Poland cuts tax for first-time homebuyers and raises it for those buying multiple properties

Poland has exempted first-time homebuyers from paying a 2% transaction tax when purchasing a property on the secondary market. It will also soon introduce a new 6% transaction tax on those who buy six or more properties in the same development.

The changes are part of the government’s efforts to help young people buy their first home and to discourage individuals from purchasing multiple properties for profit, as Poland grapples with a housing shortage.

There were 1.8 million uninhabited dwellings (almost 12% of the total number) in Poland last year, despite the country facing a housing shortage, the national census found.

In Warsaw alone, 207,000 dwellings (a fifth of all homes) were standing empty https://t.co/GIavVL2akg

— Notes from Poland 🇵🇱 (@notesfrompoland) October 21, 2022

The tax relief, which went into force at the end of August, applies to all first-time buyers on the secondary market – meaning properties that are being resold, rather than newly built ones – and not only those who take advantage of a preferential loan scheme for first-time buyers launched two months earlier.

According to the development ministry, when buying a property worth 500,000 zloty (€111,940), a first-time buyer will be able to save 10,000 zloty (€2,239) thanks to the tax relief. For a property worth 700,000 zloty, the saving would be 14,000 zloty.

“From now on, you can save a considerable amount of money when buying your first apartment or house, which will certainly come in handy when renovating, for example,” said development minister Waldemar Buda.

The relief applies only to the purchase of a property on the secondary market as the tax on civil law transactions is not levied on the primary market (i.e. for newly built properties). When buying a home on the primary market, however, VAT ranging from 8% to 23% is levied.

Poles purchased almost 3,000 residential properties in Spain last year, a record figure and annual rise of 160%.

We visited the Costa Blanca to look at what is behind this trend and how the growing Polish presence is being felt https://t.co/FBoqmvyHe8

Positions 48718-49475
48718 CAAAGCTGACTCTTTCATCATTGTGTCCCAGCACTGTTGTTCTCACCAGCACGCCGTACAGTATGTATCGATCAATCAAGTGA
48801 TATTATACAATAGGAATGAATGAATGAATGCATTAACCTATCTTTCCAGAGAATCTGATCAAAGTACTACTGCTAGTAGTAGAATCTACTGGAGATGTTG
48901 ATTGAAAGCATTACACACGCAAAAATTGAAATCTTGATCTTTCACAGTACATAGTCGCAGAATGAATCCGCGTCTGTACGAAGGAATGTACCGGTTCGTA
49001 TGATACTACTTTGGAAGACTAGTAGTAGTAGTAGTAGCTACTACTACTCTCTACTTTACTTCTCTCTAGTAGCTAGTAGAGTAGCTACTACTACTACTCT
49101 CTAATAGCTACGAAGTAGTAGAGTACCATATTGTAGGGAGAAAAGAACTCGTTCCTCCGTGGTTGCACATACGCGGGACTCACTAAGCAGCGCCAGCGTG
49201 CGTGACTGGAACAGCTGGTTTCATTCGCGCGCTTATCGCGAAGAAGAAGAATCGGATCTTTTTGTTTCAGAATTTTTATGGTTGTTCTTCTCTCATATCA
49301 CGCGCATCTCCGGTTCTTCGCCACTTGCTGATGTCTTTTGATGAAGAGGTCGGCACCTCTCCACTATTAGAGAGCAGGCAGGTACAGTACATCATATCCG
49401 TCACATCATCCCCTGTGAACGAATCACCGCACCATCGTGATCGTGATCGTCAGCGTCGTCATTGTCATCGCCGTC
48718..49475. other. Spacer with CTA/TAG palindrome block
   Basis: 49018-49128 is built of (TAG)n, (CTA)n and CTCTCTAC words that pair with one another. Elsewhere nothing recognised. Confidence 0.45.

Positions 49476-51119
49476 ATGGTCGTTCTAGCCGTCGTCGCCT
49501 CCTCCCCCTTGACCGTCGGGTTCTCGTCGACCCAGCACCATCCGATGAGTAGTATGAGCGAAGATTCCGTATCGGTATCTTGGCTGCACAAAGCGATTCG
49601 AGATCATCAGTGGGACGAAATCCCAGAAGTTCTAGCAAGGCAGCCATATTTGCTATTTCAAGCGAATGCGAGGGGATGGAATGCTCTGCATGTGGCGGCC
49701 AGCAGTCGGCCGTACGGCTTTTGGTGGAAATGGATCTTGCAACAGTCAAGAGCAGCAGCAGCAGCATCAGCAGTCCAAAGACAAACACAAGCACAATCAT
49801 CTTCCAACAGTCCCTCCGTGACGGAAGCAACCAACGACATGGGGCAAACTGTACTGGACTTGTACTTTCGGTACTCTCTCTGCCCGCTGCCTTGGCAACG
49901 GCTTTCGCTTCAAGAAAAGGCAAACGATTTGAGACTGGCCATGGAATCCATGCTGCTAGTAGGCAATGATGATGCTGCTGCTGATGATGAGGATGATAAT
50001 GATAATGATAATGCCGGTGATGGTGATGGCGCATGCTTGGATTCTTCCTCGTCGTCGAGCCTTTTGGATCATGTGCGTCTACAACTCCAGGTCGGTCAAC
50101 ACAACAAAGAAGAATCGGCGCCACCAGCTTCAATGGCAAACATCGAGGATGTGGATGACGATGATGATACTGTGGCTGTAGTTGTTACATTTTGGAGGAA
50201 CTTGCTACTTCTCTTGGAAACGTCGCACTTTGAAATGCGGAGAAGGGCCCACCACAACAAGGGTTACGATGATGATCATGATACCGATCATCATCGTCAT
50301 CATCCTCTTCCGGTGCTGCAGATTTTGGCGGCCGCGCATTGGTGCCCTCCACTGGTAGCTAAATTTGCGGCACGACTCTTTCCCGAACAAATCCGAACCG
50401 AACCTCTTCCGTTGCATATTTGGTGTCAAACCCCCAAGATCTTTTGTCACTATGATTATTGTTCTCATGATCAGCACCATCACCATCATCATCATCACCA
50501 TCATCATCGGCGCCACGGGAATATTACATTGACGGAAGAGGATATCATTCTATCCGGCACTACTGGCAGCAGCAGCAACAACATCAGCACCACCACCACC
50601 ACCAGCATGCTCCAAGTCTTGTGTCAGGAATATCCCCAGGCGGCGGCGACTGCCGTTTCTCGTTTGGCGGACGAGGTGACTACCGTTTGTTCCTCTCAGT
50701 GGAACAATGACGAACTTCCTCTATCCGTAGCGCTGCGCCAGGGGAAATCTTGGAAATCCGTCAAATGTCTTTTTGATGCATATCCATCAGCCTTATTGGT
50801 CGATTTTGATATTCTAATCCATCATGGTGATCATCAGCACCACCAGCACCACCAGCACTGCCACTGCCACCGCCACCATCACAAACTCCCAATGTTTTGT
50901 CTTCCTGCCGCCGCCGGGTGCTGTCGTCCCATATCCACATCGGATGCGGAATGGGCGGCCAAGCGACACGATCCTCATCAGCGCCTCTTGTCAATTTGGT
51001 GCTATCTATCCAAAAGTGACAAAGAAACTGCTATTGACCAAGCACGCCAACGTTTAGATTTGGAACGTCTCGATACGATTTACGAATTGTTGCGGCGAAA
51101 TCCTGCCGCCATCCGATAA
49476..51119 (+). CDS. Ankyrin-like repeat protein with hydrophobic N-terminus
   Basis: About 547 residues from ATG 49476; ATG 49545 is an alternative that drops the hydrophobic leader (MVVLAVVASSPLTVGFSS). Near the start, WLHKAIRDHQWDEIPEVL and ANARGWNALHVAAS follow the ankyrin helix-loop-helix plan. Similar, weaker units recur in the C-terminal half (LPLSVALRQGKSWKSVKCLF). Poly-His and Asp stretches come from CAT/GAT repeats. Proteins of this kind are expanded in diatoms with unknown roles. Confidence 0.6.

— Notes from Poland 🇵🇱 (@notesfrompoland) June 6, 2023

Meanwhile, from 1 January 2024, a 6% transaction tax will be imposed on those buying a sixth or subsequent property that is within the same building or in more than one building on the same plot.

The development ministry says that this increase aims to counteract situations in which those making bulk purchases of properties compete with ordinary purchasers and can obtain a lower price from the developer thanks to purchasing a higher number of units at one time.

“Those who buy large numbers of homes for profit will face the fact that their profit will be depleted from 1 January 2024,” said Buda.

📅Od 1 stycznia 2024 r. zacznie obowiązywać 6% podatek #PCC od zakupu szóstego i kolejnych mieszkań w tej samej lokalizacji.

Wprowadzenie podatku od hurtowych zakupów oznacza większą dostępność mieszkań dla obywateli. pic.twitter.com/eXeHTtkEkz

— Ministerstwo Rozwoju i Technologii (@MRiTGOVPL) August 31, 2023

In a runup to next month’s parliamentary election, parties across the political spectrum have been offering policy proposals to counteract Poland’s housing shortage, which is most acute for young, first-time buyers.

Almost half of Poles aged 25-34 live with their parents, up from a third two decades ago and one of the highest levels in the European Union.

The largest opposition party, Civic Platform (PO), has sought to outbid the ruling Law and Justice (PiS) party by proposing a scheme whereby the state would subsidise mortgages for first-time buyers.

However, such policies have been criticised by The Left (Lewica), the second-largest opposition group, which argues that increasing demand without boosting supply will simply further raise prices. It has instead proposed to build 300,000 new social housing units over the next four-year parliamentary term.

Prices for both buying and renting in Poland have soared, leaving many struggling to afford housing.

But solutions proposed by the two main parties – to subsidies mortgages – repeat demand-side solutions that have failed in the past, writes @WojciechKosc https://t.co/I0DUlOEn2h

— Notes from Poland 🇵🇱 (@notesfrompoland) March 31, 2023

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Main image credit: Pixabay / Pexels 

Alicja Ptak is senior editor at Notes from Poland and a multimedia journalist. She previously worked for Reuters.

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